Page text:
Payment Processing Basics

For a glossary of payment processing terms you can refer to if we use a term you do not know, click here.

In most instances, a payment is a simple transaction that is one half of a trade of money for a good or service. In return for the payment the payer receives their goods or services. The most common scenario in the United States is payment via a card, either credit or debit.

In a very few cases, a problem occurs, preventing a transaction from completing. Sometimes it could be because a transaction is declined or a seller wants either a different form of payment or additional identification. Even in those cases, most of the time the reason is simply a card being declined for insufficient funds and a switch to another card or to cash is all that is needed. Much more rarely, there will be fraud - someone has stolen card information to make fraudulent purchases and the card has been flagged as no longer acceptable.

From the consumer point of view, this is irritating, handled by the bank, and in most cases they won’t lose any money and the only inconvenience is a delay in performing the transaction. For merchants it is critical because of the costs of processing, including accepting certain forms of payment (and the associated fees), and additional costs if customers return items or complain. If items are returned, then the merchant may lose some of the transaction fees that were charged along the way. If there is a dispute about the payment that results in a reversal, merchants not only have to return the money, but they often pay a penalty fee and also lose the goods. If disputes happen too frequently, merchants even risk losing their ability to accept credit cards.

Both these viewpoints only look at a slice of a complex system of payment processes. Every payment transaction involves at least three players and most involve more: as many as five or six other entities can be involved. This complex sequence is intended to protect all parties and make sure that funds are properly transferred for real and valid transactions and to identify and block fraudulent transactions.

The factors to consider besides the payer and the payee are the type of transaction, the flow of approvals and the movement of the actual money, the other players involved, regulation and compliance to the law, and criminal activity and fraud.

Payer/Purchaser/Buyer The payer/purchaser starts the process by initiating a transaction. They provide one of the forms of payment accepted by the seller or merchant.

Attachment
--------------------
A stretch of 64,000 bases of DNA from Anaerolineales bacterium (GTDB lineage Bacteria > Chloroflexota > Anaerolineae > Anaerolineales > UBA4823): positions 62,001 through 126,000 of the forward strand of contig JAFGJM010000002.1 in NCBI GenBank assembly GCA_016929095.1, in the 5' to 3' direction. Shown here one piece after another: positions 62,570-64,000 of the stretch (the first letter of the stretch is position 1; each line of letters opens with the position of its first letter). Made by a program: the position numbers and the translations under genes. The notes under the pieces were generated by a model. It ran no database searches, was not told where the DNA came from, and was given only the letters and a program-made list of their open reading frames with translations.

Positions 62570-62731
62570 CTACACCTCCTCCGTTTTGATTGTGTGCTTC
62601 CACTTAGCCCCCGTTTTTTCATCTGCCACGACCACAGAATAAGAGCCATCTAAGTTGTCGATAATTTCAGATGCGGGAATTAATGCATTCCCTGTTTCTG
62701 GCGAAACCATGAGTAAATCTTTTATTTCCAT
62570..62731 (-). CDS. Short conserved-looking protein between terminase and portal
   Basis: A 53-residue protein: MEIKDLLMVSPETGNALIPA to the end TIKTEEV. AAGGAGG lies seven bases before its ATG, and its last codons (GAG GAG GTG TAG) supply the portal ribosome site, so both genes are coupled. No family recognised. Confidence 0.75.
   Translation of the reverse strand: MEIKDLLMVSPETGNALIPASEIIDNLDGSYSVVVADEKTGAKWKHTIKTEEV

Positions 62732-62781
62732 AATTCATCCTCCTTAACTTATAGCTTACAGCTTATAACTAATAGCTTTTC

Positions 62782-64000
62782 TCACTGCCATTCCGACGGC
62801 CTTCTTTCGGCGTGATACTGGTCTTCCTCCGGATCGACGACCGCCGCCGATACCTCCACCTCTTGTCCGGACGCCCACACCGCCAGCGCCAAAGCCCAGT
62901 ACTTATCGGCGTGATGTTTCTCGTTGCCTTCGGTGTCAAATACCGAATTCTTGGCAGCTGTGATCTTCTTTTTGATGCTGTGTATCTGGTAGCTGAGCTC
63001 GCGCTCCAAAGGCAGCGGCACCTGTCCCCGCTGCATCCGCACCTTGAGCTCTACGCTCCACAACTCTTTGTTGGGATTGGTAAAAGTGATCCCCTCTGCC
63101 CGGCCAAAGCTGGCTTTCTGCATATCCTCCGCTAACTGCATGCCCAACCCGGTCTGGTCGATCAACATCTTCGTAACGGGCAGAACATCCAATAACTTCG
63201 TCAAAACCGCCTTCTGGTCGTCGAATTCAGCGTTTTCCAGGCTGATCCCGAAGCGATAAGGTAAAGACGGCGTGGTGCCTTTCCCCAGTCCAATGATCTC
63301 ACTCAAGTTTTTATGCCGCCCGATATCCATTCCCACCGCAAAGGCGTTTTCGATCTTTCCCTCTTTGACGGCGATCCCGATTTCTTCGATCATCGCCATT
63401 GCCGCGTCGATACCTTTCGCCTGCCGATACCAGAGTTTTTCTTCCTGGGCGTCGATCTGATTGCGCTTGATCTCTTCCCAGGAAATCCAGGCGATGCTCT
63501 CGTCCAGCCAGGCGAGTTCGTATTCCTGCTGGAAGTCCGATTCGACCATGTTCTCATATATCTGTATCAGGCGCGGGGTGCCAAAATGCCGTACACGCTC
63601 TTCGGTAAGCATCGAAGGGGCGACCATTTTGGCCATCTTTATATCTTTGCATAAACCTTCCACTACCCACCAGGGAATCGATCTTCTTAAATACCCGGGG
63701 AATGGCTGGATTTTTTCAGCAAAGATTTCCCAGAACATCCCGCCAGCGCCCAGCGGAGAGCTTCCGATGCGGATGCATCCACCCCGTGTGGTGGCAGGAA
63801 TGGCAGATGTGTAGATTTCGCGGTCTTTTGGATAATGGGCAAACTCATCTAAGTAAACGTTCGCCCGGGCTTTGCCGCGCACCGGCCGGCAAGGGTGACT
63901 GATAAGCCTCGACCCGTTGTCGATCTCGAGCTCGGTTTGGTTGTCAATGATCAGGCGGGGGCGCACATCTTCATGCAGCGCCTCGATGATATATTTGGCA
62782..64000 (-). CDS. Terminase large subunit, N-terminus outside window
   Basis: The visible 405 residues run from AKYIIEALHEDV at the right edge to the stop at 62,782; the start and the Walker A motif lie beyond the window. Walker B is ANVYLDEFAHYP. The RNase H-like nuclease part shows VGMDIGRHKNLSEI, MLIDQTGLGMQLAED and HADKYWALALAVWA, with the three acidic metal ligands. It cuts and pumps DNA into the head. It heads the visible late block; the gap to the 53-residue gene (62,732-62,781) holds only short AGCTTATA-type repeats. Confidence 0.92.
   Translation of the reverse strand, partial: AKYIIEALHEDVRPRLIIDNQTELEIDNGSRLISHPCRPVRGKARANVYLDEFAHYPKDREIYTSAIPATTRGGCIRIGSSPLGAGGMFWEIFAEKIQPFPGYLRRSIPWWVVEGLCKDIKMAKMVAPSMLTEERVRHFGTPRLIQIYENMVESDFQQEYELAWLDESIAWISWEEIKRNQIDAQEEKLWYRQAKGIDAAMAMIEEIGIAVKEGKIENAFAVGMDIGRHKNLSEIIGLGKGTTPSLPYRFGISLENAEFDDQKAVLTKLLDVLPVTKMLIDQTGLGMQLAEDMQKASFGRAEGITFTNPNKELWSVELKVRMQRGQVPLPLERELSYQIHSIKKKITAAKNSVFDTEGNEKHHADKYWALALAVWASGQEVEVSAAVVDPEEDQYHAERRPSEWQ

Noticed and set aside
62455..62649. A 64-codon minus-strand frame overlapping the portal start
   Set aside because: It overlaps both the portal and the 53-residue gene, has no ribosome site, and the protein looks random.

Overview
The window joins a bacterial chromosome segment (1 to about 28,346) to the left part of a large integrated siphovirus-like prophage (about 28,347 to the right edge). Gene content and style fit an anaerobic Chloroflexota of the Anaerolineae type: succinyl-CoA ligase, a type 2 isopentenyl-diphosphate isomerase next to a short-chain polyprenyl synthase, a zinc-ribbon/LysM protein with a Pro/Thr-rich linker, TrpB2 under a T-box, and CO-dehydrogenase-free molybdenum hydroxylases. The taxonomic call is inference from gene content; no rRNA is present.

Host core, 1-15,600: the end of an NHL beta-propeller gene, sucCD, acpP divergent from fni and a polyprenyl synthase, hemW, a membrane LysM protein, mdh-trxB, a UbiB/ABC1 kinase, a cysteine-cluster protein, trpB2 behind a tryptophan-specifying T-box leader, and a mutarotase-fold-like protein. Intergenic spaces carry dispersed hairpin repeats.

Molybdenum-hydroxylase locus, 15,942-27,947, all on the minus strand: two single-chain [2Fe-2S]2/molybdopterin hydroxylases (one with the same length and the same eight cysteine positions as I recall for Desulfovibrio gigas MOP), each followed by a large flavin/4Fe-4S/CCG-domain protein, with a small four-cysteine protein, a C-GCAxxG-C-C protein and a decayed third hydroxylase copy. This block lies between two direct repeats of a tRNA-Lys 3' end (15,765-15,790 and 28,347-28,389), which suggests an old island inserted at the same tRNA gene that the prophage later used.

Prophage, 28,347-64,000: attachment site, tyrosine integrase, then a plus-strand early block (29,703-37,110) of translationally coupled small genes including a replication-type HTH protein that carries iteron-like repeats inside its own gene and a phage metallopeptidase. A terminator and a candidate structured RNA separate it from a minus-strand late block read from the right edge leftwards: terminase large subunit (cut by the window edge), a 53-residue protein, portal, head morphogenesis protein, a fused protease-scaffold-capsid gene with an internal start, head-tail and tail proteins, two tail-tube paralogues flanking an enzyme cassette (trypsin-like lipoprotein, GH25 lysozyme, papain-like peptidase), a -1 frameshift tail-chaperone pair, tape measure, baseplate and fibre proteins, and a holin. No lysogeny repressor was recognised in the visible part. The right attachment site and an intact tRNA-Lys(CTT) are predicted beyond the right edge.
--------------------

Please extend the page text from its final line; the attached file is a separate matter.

Merchant/Seller The seller or merchant indicates the forms of payment the business can accept. To accept payments, the merchant needs to set up a merchant account with an acquiring bank for accepting payment and a payment processor that accepts different forms of payment for processing.
Merchant Account Sellers or merchants often need specialized accounts for accepting certain kinds of payment, particularly credit cards. Besides a standard bank account, they may need a special account to accept credit card payments.
Acquiring/Accepting Bank The acquiring bank, or the acquirer. This is the bank that holds funds for the merchant and is responsible for communicating with the card networks. It is going to get the money once it is paid and transfer it to the merchant. Sometimes it is the same entity as the merchant account.
Issuing Bank The issuing bank, or the issuer. This is the buyer’s bank account. In the case of a credit card transaction, it is the bank that issued the credit card. In the case of other forms of payment, it could simply be the buyer’s regular bank
account (in the case of checks, for example). This is the bank that money will be coming from.
Payment Provider A company providing services for taking and processing payments that provides these services to sellers or merchants. This could be one of the banks involved but is often a third party.
Payment Facilitator An entity that takes on the legal responsibility for funds during the process of moving them from buyer to seller. Can be the same entity as the payment provider or the payment gateway.
Payment Gateway An intermediary company that is sometimes used to consolidate payment information and pass transaction information to the card network (or the clearing house in the case of checks or ACH payments). These are sometimes the same entity as the payment provider.
Card Network Credit cards are all part of card networks that set rules for transactions and police and manage the way credit card transactions operate. They move transaction data from the acquiring (seller’s) bank to the issuing (buyer’s) bank for approval and then move approvals back the other way.